Treating Founder (Chronic Laminitis) without Horseshoes, Section 20
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Gem's case is rather extreme, which makes it an especially good illustration of many important points.
I had written earlier, in error, that Gem had been foundered for only 4 months. Actually, she had been battling founder since '93. Her initial rotation back '93 was 5 and 11 degrees. She was put in heartbars and pads. This was maintained for 2 months without giving much relief. Next, they tried reverse shoes with attached frog supports, which made her comfortable for about 3-4 years. Then these quit working. They tried glue-ons next, which did not help. Next they tried magnetic pads and keg shoes, which also did not help. In Sept./Oct. of '99, her shoes were pulled, and she was so sore she could not hold a foot up even one minute to be reset. She was barefoot then. In March, they had to tranquilize her to enable any trimming to be done at all. In April, they tried a twitch and nerve blocks to enable at least some trimming. In both cases, though, she was so sore that it was impossible to do a decent job. She was so used to throwing all her weight onto her hind legs to get off her sore front feet that if you picked up one front foot with 50 lbs. of pressure, her entire front end levitated off the ground, but she kept her knees stiff and straightened, expecting to land on both fores at any moment. They had already been through about 7 farriers. She was so sore she was just too dangerous to work on. Anyway, I was called in and worked on her May 15, 2000.
The end result was that she had not been trimmed properly for months, as she could only offer a foot for seconds at a time. In a case like this, your main options are to use a sling or to have the horse knocked out long enough to finish trimming the feet lying down. Some people do trim extremely sore horses when they are lying down, but I cannot honestly recommend this because I think it is too dangerous.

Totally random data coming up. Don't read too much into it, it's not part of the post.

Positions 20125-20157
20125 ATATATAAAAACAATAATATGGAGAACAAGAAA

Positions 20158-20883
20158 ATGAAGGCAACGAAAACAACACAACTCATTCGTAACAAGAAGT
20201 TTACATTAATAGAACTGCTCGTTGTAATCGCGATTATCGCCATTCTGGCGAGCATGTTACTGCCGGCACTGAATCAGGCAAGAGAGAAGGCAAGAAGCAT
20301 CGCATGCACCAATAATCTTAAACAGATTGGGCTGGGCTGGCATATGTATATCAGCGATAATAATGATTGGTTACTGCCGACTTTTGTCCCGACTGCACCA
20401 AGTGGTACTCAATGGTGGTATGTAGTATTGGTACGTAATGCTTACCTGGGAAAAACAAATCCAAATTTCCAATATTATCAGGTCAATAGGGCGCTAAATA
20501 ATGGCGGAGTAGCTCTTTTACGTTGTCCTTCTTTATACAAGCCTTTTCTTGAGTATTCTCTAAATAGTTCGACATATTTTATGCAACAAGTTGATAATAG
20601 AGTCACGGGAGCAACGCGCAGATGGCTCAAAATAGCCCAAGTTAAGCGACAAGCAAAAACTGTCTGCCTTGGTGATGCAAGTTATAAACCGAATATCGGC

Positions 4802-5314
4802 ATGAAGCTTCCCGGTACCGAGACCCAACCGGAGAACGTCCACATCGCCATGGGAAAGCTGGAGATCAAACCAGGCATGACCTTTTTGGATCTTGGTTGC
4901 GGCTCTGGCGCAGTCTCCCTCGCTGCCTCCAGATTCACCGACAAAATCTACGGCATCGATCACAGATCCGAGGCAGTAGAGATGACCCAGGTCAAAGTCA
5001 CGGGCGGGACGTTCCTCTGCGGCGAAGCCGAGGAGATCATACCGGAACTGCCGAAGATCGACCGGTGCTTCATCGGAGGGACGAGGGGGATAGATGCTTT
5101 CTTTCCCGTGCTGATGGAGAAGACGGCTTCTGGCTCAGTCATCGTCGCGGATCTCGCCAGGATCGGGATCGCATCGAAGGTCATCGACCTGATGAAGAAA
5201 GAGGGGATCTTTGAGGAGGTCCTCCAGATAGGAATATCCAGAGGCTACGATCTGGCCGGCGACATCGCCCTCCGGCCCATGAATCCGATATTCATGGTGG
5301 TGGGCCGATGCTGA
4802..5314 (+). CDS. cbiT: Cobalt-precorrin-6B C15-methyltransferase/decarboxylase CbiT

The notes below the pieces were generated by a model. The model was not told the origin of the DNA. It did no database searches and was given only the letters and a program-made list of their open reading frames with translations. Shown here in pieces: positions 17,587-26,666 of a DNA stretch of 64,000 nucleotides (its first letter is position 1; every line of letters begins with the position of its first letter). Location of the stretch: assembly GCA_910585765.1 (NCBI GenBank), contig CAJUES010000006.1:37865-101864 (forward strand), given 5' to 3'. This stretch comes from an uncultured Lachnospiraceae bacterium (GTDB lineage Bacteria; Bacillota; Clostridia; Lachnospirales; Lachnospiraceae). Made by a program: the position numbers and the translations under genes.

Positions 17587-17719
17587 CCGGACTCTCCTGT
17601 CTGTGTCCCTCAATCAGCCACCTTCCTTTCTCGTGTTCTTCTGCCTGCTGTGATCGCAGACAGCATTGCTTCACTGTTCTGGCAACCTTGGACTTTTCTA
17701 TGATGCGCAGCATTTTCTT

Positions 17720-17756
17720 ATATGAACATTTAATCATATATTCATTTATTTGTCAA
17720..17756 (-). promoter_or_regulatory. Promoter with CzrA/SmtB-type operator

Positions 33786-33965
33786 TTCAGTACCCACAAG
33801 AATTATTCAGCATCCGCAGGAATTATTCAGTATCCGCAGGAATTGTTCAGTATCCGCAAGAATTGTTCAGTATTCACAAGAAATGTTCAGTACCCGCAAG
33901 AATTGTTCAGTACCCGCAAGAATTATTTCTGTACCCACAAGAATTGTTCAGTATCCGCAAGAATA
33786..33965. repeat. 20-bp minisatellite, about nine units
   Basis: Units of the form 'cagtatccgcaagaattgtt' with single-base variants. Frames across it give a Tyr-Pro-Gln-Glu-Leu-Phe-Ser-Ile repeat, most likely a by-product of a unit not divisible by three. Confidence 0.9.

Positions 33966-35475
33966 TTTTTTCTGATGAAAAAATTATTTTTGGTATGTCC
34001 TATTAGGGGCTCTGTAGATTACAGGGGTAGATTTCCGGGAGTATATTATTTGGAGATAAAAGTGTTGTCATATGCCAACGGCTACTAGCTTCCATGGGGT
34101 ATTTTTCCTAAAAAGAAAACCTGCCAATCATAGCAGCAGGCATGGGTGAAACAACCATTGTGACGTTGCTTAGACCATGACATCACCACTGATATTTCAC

Gem, in the classic "founder stance" in which she was trying to take weight off her front feet.
Notice the obvious pain and tension! (May 15, 2000)
Gem probably had at least 30 degree rotation, but managed to avoid sole penetration by being on soft footing, PLUS she developed the ingenious technique of walking backwards, dragging her front feet along when she was not lying down. Actually, recent x-rays taken after a couple of trims showed she had 30 degree rotation on the RF and 20 on the LF. Since the toes had already been backed up significantly before these x-rays were taken, this means the amount of rotation before I trimmed was even higher. She left depressing trails of long drags of her front feet wherever she went. She got so adept at shifting weight onto her hind feet that if you tried to pick up one front foot, you lifted her entire front end off the ground. It was amazing to me when I lifted her front off the ground with maybe 50 pounds or less of force.
Things did not turn around until I used the sling on her, and got her hairlines sloped 30 degrees and her toes backed up (although not enough!) and her sole and bars shaped better. There was immediate relief, as you could see in the photos. She also was no longer over at the knee.